author | wenzelm |

Mon Jul 31 14:33:40 2000 +0200 (2000-07-31) | |

changeset 9480 | 7afb808b6b3e |

parent 9479 | f3ab2f3c19a2 |

child 9481 | b16624f1ea38 |

updated 'obtain';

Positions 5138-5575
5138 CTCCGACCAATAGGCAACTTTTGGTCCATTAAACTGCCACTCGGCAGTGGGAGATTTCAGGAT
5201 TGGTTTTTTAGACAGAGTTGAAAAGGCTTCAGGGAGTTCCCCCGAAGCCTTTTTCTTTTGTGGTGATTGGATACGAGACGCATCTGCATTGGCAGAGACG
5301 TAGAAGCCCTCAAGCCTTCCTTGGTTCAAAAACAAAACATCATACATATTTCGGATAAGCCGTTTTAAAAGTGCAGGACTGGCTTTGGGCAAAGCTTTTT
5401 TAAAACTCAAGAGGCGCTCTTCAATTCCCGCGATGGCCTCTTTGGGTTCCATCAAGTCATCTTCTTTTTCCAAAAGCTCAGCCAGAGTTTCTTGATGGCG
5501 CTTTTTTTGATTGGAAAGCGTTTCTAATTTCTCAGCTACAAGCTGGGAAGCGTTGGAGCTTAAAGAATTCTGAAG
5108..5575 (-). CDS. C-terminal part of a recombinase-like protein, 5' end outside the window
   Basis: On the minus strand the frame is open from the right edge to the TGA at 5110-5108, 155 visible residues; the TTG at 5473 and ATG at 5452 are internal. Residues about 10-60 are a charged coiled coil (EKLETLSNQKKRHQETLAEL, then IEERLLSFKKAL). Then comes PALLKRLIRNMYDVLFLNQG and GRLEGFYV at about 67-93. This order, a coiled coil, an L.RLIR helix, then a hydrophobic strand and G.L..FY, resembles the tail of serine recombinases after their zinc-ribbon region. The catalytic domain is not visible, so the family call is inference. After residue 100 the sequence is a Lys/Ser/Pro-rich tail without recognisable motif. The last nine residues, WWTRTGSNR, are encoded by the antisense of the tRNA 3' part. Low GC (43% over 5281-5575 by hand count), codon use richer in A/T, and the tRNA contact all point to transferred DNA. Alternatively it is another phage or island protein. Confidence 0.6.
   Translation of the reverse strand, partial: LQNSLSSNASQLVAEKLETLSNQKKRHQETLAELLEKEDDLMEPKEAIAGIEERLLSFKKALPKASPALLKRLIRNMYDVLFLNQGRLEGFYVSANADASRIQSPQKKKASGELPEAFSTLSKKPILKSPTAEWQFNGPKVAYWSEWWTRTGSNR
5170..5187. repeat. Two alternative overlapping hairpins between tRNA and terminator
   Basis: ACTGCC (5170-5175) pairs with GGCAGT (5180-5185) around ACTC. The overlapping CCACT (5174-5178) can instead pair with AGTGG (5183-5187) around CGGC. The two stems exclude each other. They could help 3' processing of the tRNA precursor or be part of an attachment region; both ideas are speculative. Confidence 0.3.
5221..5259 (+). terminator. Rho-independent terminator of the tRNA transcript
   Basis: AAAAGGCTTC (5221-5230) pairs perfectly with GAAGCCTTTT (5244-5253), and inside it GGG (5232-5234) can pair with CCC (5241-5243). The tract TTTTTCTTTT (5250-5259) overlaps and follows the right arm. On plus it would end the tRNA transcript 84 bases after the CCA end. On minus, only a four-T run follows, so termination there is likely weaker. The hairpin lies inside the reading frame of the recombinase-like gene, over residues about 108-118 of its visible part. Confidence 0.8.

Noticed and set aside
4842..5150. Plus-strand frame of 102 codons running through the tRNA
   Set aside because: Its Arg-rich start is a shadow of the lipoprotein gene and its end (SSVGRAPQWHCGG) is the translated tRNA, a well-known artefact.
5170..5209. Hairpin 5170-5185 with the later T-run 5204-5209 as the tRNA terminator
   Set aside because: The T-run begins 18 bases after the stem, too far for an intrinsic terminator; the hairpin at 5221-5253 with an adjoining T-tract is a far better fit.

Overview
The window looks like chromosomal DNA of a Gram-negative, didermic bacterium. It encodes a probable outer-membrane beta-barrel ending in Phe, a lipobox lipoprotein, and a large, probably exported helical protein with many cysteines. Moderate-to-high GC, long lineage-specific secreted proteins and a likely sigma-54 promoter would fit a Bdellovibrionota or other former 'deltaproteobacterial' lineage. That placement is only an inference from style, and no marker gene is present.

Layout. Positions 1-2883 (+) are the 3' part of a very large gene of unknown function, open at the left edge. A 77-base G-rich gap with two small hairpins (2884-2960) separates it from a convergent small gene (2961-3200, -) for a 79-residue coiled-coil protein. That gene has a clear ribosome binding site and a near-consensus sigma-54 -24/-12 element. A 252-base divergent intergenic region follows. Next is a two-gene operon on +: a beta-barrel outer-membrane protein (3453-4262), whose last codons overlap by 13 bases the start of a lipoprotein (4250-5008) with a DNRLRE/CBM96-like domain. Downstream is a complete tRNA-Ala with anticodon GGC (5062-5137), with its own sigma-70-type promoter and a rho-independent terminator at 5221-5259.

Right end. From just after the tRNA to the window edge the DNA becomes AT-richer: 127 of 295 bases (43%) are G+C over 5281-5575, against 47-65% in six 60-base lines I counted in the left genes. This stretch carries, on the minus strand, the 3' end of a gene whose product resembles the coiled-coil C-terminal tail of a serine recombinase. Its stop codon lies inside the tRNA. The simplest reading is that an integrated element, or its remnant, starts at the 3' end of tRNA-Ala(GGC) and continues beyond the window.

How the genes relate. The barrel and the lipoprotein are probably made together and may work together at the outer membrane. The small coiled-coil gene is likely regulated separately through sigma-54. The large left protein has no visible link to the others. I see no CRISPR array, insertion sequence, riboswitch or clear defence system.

1.1 --- a/doc-src/IsarRef/generic.tex Mon Jul 31 12:50:33 2000 +0200 1.2 +++ b/doc-src/IsarRef/generic.tex Mon Jul 31 14:33:40 2000 +0200 1.3 @@ -206,47 +206,40 @@ 1.4 1.5 \indexisarcmd{obtain} 1.6 \begin{matharray}{rcl} 1.7 - \isarcmd{obtain} & : & \isartrans{proof(prove)}{proof(state)} \\ 1.8 + \isarcmd{obtain} & : & \isartrans{proof(state)}{proof(prove)} \\ 1.9 \end{matharray} 1.10 1.11 -Generalized existence reasoning means that additional elements with certain 1.12 -properties are introduced, together with a soundness proof of that context 1.13 -change (the rest of the main goal is left unchanged). 1.14 - 1.15 -Syntactically, the $\OBTAINNAME$ language element is like an initial proof 1.16 -method to the present goal, followed by a proof of its additional claim, 1.17 -followed by the actual context commands (using the syntax of $\FIXNAME$ and 1.18 -$\ASSUMENAME$, see \S\ref{sec:proof-context}). 1.19 +Generalized existence means that additional elements with certain properties 1.20 +may introduced in the current context. Technically, the $\OBTAINNAME$ 1.21 +language element is like a declaration of $\FIXNAME$ and $\ASSUMENAME$ (see 1.22 +also see \S\ref{sec:proof-context}), together with a soundness proof of its 1.23 +additional claim. According to the nature of existential reasoning, 1.24 +assumptions get eliminated from any result exported from the context later, 1.25 +provided that the corresponding parameters do \emph{not} occur in the 1.26 +conclusion. 1.27 1.28 \begin{rail} 1.29 'obtain' (vars + 'and') comment? \\ 'where' (assm comment? + 'and') 1.30 ; 1.31 \end{rail} 1.32 1.33 -$\OBTAINNAME$ is defined as a derived Isar command as follows; here the 1.34 -preceding goal shall be $\psi$, with (optional) facts $\vec b$ indicated for 1.35 -forward chaining. 1.36 +$\OBTAINNAME$ is defined as a derived Isar command as follows, where $\vec b$ 1.37 +shall refer to (optional) facts indicated for forward chaining. 1.38 \begin{matharray}{l} 1.39 - \OBTAIN{\vec x}{a}{\vec \phi}~~\langle proof\rangle \equiv {} \\[0.5ex] 1.40 - \quad \PROOF{succeed} \\ 1.41 - \qquad \DEF{}{thesis \equiv \psi} \\ 1.42 - \qquad \PRESUME{that}{\All{\vec x} \vec\phi \Imp thesis} \\ 1.43 - \qquad \FROM{\vec b}~\SHOW{}{thesis}~~\langle proof\rangle \\ 1.44 - \quad \NEXT \\ 1.45 - \qquad \FIX{\vec x}~\ASSUME{a}{\vec\phi} \\ 1.46 + \langle facts~\vec b\rangle \\ 1.47 + \OBTAIN{\vec x}{a}{\vec \phi}~~\langle proof\rangle \equiv {} \\[1ex] 1.48 + \quad \BG \\ 1.49 + \qquad \FIX{thesis} \\ 1.50 + \qquad \ASSUME{that [simp, intro]}{\All{\vec x} \vec\phi \Imp thesis} \\ 1.51 + \qquad \FROM{\vec b}~\HAVE{}{thesis}~~\langle proof\rangle \\ 1.52 + \quad \EN \\ 1.53 + \quad \FIX{\vec x}~\ASSUMENAME^{obtained}~{a}~{\vec\phi} \\ 1.54 \end{matharray} 1.55 1.56 Typically, the soundness proof is relatively straight-forward, often just by 1.57 canonical automated tools such as $\BY{simp}$ (see \S\ref{sec:simp}) or 1.58 -$\BY{blast}$ (see \S\ref{sec:classical-auto}). Note that the ``$that$'' 1.59 -presumption above is usually declared as simplification and (unsafe) 1.60 -introduction rule, depending on the object-logic's policy, 1.61 -though.\footnote{HOL and HOLCF do this already.} 1.62 - 1.63 -The original goal statement is wrapped into a local definition in order to 1.64 -avoid any automated tools descending into it. Usually, any statement would 1.65 -admit the intended reduction anyway; only in very rare cases $thesis_def$ has 1.66 -to be expanded to complete the soundness proof. 1.67 +$\BY{blast}$ (see \S\ref{sec:classical-auto}). Accordingly, the ``$that$'' 1.68 +reduction above is declared as simplification and introduction rule. 1.69 1.70 \medskip 1.71 1.72 @@ -255,6 +248,8 @@ 1.73 broad range of useful applications, ranging from plain elimination (or even 1.74 introduction) of object-level existentials and conjunctions, to elimination 1.75 over results of symbolic evaluation of recursive definitions, for example. 1.76 +Also note that $\OBTAINNAME$ without parameters acts much like $\HAVENAME$, 1.77 +where the result is treated as an assumption. 1.78 1.79 1.80 \section{Miscellaneous methods and attributes}